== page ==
Check out these 7 top tips to get you thinking about Study Abroad Australia.

Study Abroad tip 1 – Learn Australian conversational English

Learn to speak Australian conversational English before you leave home.   The language that Australians use in everyday conversation isn’t always the same as the formal language you learn, like IELTS or TOEFL or PTE.  The speech Australians use when they talk to one another is called conversational English.  There are slight differences in the sound and even words between say Australian-English and American-English.  For example, the colloquial term for an Australian is an Aussie.  This is important : you not only need it to understand your lecturers and tutors, but you also need conversational English in your social and daily interactions.  Check these links to learn a few common Australian slang terms to help you understand and speak like an Aussie 😀

Study Abroad tip 2 – Be independent

You need to be comfortable with independent study and research.  While good support is always available to you at your selected university, do not expect to be spoon-fed your course content.  You will ultimately be responsible for your own learning.  This may come as quite a shock to many international students who are used to more traditional teaching methods.  This is especially true if you want to study abroad, like in Australia.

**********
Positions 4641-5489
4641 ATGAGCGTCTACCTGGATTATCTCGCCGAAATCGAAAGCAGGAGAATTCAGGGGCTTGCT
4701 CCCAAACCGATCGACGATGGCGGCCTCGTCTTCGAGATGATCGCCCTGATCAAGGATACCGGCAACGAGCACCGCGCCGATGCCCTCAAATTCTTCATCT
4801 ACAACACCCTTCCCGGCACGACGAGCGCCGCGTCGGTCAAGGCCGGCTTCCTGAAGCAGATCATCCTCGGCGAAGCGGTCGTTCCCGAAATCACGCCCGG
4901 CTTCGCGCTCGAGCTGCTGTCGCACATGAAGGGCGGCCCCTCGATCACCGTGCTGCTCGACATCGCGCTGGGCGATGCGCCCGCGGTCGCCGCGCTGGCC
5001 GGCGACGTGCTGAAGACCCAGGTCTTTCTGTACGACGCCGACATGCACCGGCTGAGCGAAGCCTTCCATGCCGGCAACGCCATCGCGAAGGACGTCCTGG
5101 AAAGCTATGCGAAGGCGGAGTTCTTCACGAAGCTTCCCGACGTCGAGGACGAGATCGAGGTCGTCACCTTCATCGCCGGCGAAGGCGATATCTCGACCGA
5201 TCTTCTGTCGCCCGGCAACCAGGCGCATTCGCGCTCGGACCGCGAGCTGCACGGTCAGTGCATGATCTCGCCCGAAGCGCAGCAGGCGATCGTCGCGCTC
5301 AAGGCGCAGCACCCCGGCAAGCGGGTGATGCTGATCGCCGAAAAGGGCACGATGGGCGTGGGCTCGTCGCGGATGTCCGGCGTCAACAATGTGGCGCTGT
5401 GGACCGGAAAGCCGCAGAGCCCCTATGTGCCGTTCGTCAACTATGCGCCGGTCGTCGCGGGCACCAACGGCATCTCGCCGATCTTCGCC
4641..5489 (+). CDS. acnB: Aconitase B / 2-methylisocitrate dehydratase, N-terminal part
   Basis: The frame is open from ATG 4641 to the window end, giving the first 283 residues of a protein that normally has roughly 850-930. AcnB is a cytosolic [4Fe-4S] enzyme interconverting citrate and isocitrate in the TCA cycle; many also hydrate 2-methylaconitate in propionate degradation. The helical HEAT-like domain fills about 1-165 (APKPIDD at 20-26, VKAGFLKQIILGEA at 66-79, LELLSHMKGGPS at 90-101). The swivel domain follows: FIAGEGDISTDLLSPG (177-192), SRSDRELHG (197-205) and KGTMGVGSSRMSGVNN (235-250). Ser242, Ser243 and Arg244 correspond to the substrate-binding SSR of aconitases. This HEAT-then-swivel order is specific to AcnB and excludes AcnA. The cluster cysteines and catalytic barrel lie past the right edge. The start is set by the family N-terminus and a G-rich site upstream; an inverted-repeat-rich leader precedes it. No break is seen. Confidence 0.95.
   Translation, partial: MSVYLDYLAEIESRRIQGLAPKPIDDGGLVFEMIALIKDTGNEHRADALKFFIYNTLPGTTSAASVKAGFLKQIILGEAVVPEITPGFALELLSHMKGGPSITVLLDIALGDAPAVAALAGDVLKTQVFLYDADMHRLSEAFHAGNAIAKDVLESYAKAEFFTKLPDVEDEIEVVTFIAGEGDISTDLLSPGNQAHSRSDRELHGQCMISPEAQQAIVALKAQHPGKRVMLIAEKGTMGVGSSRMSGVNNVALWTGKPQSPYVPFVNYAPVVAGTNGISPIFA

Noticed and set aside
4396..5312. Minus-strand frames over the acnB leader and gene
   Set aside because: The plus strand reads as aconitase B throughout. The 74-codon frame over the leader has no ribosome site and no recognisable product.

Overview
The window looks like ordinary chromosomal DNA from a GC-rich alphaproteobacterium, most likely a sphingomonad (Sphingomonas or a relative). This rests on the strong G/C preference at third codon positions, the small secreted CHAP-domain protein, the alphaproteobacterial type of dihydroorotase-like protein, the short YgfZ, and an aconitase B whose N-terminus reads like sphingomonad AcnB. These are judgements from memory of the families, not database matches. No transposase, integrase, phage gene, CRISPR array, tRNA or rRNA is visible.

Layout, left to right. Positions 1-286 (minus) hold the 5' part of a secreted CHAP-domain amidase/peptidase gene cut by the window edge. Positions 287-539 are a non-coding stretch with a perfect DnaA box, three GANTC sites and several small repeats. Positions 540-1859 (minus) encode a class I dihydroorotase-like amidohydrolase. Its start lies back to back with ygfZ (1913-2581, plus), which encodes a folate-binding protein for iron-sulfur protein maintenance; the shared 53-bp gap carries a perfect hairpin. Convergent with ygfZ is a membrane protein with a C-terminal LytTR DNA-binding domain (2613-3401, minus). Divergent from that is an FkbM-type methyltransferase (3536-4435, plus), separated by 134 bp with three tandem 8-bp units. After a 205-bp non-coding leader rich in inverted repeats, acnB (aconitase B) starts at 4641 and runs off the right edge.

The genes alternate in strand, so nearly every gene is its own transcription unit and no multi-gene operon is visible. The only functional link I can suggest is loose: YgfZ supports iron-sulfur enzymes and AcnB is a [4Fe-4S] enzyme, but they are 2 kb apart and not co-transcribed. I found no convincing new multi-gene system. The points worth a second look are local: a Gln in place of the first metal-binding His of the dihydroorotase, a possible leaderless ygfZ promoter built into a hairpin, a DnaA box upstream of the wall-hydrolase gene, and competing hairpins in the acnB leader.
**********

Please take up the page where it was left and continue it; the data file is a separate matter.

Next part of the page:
Independence is not limited to study : you will also be living away from home.  So, prepare yourself by learning to do your own shopping and all the essential daily activities and chores.  Shared accommodation is a popular way to live amongst students.  To have a good experience and  to create a good communal environment, you will need to participate in a variety of activities.

  • cleaning your own areas
  • a potential cleaning roster with your housemates
  • keep your own immediate area (as well as the communal areas) neat and tidy
  • preparing your own meals
  • sharing your home cooking style with your flatmates, etc.

Study Abroad tip 3 – Arrange accommodation

At a minimum, investigate your accommodation options.  Ideally, try to arrange your accommodation before you leave your country.  So when you arrive in Australia, you already have the peace of mind that you have a home to live in.  Finding last-minute accommodation can be a real challenge, especially since you are also trying to adapt to a new environment.  Here are important factors to consider when selecting your accommodation :

  • budget – how much you want to spend per week, including utilities like electricity, internet, etc.
  • personal preference – shared accommodation, private accommodation, etc.
  • location – proximity to university, shopping, etc.
  • access to public transport

Every university and college have student support services, and they can assist you with finding accommodation too.  Most universities even have their own on-campus accommodation.

Additionally, check these links to help you look for your preferred accommodation style :